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Usworth's Jimmy Hagan


Alfie Hagan
Alfie Hagan - Miner & Professional Footballer


Alfie Hagan (Father)

THE HAGANS
by Colin Hagan
(b. 19th January 1937)

Part 1

My father was Alfie Hagan, he worked as a coal miner at Usworth Colliery in the 1920s. He also played football for Newcastle United. He lived at Waterloo, which was just next to Usworth Colliery. When he went for training at Newcastle, he used to get a pony and trap ride to Felling (which cost him a penny halfpenny) then from Felling, a train ride to Newcastle. He used to get £2 10s for working down the pit, and another £2 for playing for Newcastle. He was transferred to Cardiff City, before finishing his playing days at Tranmere.

My brother, Jimmy Hagan, played for Usworth Colliery School in 1932. He also played for Durham County Boys and then England Schoolboys. He first played for St. Joseph's School, as they were catholics. My father had an altercation with the Catholic Priest and punched him on the nose, which was not exactly the thing to do in those days. Anyway, my father took his daughters and my brother away from St. Joseph's. I wasn't around at that time, but when I came along, I was brought up as a Catholic in a Protestant school.

(1 of 4)


This account was written by a member of the Hagan family - Colin Hagan.
He later made it freely available to the people of Washington.

 

 

Jimmy Hagan
Jimmy Hagan - Professional Footballer & Manager


Jimmy Hagan (1918-98)

THE HAGANS
by Colin Hagan
(b. 19th January 1937)

Part 2

After finishing school at 14 years old, my brother was signed by Liverpool. He was there for about three months and then came home. He said to my father, "I went to Liverpool to play football, not to work in a timber yard." In those days, apprentices were given jobs during the day and Jim was stuck in a timber yard, which he didn't like. He was then signed up for Derby County and was playing for their first team when he was 16 years old. He played one game for Derby County at Roker Park. They say there was a crowd of 76,000 there.

From Derby, Jim was transferred to Sheffield United for a sum of about £1,500. He played a few representative games for England during the war, when he was in the Forces. He was also selected for England in the 1950s against Denmark.

After finishing playing when he was 41, he went into management starting at Peterborough, when they were in the Midland League. He took them into the Fourth Division, at the expense of Gateshead, then into the Third Division.

(2 of 4)


This account was written by a member of the Hagan family - Colin Hagan.
He later made it freely available to the people of Washington.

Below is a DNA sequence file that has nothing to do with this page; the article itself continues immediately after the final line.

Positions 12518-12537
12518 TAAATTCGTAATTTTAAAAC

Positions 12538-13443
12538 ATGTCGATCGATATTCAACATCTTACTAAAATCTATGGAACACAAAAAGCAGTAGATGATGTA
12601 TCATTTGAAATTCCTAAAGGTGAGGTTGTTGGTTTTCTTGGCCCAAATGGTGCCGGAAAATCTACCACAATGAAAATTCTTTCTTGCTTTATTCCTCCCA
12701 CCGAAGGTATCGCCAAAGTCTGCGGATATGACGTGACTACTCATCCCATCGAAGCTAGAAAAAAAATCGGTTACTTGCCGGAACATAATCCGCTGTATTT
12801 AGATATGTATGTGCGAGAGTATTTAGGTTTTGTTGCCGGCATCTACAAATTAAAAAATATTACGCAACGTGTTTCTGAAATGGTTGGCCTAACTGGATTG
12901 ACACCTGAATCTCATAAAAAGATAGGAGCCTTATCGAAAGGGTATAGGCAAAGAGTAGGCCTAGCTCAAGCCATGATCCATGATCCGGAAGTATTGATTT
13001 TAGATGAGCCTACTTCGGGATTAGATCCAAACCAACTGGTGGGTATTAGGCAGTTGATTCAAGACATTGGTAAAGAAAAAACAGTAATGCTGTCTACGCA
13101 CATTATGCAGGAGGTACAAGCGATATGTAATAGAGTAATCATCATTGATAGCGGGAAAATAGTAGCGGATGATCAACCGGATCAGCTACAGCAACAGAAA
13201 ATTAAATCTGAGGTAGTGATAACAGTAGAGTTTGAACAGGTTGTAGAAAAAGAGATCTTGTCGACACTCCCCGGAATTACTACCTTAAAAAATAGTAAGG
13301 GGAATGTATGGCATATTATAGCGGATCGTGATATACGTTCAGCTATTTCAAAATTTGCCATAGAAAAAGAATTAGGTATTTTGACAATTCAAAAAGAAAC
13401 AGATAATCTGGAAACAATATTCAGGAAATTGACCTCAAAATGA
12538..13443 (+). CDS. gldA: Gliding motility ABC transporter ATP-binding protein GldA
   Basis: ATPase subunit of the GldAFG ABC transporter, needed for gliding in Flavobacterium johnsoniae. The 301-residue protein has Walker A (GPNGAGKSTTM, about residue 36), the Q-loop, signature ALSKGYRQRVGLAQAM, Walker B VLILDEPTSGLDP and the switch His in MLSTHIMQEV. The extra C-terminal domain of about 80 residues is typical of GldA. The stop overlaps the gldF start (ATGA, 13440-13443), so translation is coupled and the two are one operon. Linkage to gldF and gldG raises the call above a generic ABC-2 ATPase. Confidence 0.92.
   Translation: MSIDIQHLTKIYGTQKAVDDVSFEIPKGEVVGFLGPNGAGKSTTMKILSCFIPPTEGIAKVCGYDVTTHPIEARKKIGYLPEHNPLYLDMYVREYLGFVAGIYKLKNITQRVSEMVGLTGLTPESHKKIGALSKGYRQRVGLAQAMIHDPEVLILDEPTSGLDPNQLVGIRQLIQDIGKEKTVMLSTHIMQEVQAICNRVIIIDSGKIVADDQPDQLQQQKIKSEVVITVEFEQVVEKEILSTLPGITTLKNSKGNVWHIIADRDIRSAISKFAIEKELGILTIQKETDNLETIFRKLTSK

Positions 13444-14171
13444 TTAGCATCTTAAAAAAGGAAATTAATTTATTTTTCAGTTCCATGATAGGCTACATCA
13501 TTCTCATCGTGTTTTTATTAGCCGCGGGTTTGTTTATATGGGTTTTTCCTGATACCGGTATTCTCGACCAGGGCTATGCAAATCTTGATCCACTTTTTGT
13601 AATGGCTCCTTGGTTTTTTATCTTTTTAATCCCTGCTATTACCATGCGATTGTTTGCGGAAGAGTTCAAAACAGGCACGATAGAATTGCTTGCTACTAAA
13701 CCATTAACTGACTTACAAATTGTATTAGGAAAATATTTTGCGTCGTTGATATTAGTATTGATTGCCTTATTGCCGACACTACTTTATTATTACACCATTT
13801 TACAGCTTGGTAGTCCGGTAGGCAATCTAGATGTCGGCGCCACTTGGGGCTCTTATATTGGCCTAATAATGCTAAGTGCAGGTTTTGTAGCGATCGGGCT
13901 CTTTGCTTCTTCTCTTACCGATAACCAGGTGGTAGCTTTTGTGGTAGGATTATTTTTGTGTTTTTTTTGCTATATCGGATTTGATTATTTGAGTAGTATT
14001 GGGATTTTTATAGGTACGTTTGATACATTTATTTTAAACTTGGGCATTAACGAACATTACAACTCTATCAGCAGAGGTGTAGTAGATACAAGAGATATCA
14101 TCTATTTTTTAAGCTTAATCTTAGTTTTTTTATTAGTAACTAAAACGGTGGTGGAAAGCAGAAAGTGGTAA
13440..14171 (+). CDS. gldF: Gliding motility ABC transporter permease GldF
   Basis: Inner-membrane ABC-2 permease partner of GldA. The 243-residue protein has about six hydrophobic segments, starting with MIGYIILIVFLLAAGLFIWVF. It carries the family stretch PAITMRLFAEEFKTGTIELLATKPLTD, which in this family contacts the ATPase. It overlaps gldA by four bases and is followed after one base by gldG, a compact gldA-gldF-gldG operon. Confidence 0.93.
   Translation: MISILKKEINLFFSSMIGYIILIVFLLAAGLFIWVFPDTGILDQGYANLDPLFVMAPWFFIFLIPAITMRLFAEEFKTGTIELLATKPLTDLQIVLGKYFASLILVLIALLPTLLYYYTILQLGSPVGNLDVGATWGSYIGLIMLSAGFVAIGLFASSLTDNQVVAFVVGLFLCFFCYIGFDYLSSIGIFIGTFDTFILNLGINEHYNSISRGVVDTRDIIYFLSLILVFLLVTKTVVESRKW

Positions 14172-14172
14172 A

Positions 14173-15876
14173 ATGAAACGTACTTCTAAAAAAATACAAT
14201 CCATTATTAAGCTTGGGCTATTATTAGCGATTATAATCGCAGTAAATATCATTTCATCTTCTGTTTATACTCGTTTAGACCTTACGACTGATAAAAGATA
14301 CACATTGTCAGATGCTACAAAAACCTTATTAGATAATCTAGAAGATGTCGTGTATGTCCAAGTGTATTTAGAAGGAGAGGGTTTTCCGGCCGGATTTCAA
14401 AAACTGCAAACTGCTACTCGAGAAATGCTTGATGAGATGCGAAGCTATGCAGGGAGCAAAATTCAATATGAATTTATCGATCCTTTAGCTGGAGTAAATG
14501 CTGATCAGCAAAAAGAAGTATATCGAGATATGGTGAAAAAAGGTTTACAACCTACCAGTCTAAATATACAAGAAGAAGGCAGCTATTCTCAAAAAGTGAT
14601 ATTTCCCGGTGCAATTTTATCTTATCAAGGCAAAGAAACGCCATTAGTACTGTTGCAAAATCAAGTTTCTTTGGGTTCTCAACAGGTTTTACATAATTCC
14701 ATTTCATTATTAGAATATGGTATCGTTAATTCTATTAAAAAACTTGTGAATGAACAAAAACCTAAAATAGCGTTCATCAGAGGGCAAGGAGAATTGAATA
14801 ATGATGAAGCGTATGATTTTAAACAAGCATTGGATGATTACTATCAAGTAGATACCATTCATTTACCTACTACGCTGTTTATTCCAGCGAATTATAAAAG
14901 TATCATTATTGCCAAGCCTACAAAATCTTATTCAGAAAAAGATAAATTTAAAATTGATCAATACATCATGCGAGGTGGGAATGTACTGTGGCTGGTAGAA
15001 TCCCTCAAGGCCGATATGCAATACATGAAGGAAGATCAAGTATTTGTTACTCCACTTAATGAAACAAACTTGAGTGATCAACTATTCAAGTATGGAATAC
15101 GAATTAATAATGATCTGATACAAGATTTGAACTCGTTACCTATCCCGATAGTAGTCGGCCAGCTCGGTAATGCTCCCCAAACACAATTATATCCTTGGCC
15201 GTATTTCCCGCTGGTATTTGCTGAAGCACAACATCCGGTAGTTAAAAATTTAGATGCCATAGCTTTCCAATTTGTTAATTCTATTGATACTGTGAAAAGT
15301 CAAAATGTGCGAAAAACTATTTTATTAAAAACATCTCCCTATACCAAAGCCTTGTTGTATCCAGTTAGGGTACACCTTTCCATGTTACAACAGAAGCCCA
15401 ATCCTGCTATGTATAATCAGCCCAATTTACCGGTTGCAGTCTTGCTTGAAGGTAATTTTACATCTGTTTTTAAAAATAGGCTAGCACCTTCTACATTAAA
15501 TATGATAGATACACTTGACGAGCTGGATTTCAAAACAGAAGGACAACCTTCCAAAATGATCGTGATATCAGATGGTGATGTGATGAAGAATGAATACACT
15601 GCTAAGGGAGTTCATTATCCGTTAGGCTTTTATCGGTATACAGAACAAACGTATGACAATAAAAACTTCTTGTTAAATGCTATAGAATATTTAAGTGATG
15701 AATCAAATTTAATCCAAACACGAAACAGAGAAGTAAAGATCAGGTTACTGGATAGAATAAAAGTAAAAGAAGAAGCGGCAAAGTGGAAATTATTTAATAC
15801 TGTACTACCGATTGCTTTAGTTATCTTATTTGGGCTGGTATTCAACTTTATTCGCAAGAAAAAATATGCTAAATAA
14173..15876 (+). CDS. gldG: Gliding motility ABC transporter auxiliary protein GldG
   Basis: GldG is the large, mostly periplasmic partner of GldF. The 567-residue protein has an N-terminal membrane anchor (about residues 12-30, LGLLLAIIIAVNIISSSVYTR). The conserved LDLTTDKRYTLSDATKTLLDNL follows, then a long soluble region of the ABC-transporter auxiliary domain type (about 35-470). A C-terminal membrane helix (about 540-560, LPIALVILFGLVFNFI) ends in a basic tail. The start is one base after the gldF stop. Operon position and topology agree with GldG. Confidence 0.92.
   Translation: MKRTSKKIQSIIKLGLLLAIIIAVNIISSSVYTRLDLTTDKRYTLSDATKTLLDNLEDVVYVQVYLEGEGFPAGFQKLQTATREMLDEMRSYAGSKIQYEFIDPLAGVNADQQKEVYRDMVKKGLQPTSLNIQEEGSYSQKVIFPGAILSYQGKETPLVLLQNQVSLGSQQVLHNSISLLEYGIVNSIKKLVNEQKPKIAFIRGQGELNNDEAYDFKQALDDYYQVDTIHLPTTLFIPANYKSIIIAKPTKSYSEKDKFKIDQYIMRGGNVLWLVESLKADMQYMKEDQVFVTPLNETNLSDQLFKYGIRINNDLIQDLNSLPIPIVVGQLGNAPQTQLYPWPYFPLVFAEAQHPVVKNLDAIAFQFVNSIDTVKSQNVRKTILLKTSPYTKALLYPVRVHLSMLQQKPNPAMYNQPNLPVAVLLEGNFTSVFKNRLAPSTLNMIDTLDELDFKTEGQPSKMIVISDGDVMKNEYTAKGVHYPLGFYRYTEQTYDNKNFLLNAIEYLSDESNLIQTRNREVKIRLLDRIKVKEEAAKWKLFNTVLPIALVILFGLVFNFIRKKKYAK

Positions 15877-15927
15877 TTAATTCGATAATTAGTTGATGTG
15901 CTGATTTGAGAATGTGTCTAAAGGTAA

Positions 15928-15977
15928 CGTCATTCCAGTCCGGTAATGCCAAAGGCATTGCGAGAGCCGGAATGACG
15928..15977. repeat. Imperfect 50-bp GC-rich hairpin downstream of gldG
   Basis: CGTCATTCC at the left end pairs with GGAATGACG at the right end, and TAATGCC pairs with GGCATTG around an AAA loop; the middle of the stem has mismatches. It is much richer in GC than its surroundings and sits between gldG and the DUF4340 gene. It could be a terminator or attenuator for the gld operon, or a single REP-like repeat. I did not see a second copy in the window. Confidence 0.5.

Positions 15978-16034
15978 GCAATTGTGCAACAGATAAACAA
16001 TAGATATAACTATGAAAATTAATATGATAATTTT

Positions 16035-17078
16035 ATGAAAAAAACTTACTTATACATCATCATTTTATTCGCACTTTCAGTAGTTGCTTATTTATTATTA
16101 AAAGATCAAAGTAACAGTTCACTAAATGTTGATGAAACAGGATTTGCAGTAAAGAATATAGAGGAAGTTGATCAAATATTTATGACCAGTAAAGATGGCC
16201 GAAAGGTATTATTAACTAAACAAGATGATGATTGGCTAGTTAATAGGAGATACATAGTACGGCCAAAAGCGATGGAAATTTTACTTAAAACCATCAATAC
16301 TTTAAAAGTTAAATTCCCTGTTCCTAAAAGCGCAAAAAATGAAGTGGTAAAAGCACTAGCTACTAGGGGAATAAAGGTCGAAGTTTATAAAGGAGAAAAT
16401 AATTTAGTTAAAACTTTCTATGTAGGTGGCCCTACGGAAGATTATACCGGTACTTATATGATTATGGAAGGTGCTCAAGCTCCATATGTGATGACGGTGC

Colin Hagan (Brother and author of this article)

Usworth Modern School


THE HAGANS
by Colin Hagan
(b. 19th January 1937)

Part 3

Jimmy went from Peterborough to West Bromwich Albion, and he took them to two League Cup Finals at Wembley. From West Brom he went to Benfica in Portugal. He led them to three league championships and a semi-final in the European Cup when they got beat 1-0 by Ajax of Holland. He coached a couple of lesser clubs in Portugal, and then retired at 64 years old. So from the age of 14 till he was 64, he was involved in the magic game of football which he loved.

He stayed in Portugal in his later years then he and his wife came back to England as he was suffering from Altzheimer's Disease. He died six years ago. He has a daughter Jackie living in London, and a son David living in Chester.

Going back for a minute to talk about Usworth Colliery School. I played for the school team in 1952. We won the County Cup and it was quite an achievement for a little football team from Usworth. There were about 116 teams in the competition and Lol Hedley was our captain. Our opponents were a Grammar School from Stockton. They were 16 year olds compared to us 14 year olds. The game was played on a Friday afternoon at Stockton. There were 27 buses lined up and down Front Street, to take our supporters to the game. We beat Stockton 3-1 and got presented with the County Cup. I might be mistaken but I don't think a team from Washington or Usworth won the County Cup again.

Lol Hedley was the greatest young player I have ever seen in my lifetime. He was one young guy who deserved a chance with a big club. He was like the rest of us working down the mine, and this soon snuffed out any natural football talent.

(3 of 4)


This account was written by a member of the Hagan family - Colin Hagan.  He later made it freely available to the people of Washington.

 

Jimmy Hagan
Jimmy Hagan - Inside Forward


Jimmy Hagan (1918-98)

THE HAGANS
by Colin Hagan
(b. 19th January 1937)

Part 4

Born in Usworth, January 1918

Jimmy attended St. Joseph's and Usworth Schools. It was inevitable that he became a footballer, football was in his blood. He was a pleasant looking young man, it was his determination and love of the game which took him to the top, and I think one of his moments of glory was being presented to King George VI when he represented his country.

He was a brilliant player, not only scoring goals, but he dribbled the ball as if a magnet was attached to his boots, he should have been called 'Golden Boots'.

English teams and foreigners would have been bartering for his signature, his name would have been commercialized, on T-shirts, strips, boots etc. He would have been fêted like David Beckham is today, a hero.

© Colin Hagan 2004

(4 of 4)


This account was written by a member of the Hagan family - Colin Hagan.
He later made it freely available to the people of Washington.

 

 

Jimmy Hagan meets King George VI

Jimmy meets George VI
England's Captain Stan Cullis (Wolves) introduces his team to King George VI before England play Scotland at Wembley